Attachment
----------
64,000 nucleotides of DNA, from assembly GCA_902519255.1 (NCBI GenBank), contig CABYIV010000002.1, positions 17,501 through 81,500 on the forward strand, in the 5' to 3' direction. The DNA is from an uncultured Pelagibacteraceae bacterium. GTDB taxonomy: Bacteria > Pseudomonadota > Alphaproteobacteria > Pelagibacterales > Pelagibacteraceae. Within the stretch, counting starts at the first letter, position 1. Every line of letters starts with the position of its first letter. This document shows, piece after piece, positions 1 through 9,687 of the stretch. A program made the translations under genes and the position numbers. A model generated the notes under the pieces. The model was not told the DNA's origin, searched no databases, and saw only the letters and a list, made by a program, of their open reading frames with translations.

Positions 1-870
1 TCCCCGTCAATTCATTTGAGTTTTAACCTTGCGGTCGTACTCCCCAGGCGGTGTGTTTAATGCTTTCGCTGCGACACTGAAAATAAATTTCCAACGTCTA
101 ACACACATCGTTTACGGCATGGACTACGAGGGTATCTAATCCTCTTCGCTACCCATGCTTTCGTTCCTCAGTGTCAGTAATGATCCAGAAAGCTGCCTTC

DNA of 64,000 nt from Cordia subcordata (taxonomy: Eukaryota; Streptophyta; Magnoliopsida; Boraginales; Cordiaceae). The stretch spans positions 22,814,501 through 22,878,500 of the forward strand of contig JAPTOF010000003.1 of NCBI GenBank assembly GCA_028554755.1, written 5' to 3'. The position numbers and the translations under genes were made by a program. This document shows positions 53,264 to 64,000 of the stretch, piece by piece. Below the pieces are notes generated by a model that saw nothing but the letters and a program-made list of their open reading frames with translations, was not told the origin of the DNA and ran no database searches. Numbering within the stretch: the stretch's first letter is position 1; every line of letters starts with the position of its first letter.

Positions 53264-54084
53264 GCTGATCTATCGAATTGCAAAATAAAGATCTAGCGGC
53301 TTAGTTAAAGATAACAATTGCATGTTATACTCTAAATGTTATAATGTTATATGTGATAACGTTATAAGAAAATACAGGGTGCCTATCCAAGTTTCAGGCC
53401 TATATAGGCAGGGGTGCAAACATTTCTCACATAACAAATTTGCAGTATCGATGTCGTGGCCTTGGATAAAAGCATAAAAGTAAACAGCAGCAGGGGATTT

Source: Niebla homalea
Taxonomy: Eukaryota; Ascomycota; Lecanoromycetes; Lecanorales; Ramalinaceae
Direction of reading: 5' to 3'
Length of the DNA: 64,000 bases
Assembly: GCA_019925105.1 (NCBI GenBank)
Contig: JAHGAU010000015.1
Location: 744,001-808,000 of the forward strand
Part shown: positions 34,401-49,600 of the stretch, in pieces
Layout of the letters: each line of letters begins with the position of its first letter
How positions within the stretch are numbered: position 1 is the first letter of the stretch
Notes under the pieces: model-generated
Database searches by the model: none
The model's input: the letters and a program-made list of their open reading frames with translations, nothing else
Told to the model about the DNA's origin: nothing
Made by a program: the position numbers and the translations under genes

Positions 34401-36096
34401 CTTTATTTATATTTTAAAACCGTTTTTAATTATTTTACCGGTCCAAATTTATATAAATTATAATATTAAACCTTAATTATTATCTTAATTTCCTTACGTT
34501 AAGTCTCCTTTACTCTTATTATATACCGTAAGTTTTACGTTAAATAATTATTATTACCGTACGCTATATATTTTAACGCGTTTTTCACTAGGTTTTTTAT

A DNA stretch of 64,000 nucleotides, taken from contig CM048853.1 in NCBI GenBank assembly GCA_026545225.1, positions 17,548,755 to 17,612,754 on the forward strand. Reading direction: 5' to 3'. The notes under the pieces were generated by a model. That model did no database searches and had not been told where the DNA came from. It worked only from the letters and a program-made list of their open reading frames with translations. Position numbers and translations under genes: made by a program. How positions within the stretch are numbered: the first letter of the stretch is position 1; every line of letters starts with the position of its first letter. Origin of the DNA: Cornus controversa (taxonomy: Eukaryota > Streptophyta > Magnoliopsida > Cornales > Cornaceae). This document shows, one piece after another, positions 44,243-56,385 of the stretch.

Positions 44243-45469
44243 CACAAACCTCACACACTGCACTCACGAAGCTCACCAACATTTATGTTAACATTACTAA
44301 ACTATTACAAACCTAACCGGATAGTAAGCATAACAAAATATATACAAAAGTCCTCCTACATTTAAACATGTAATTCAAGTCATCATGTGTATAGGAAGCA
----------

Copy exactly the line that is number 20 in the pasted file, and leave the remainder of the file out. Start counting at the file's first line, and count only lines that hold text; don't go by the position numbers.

Notes under the pieces: model-generated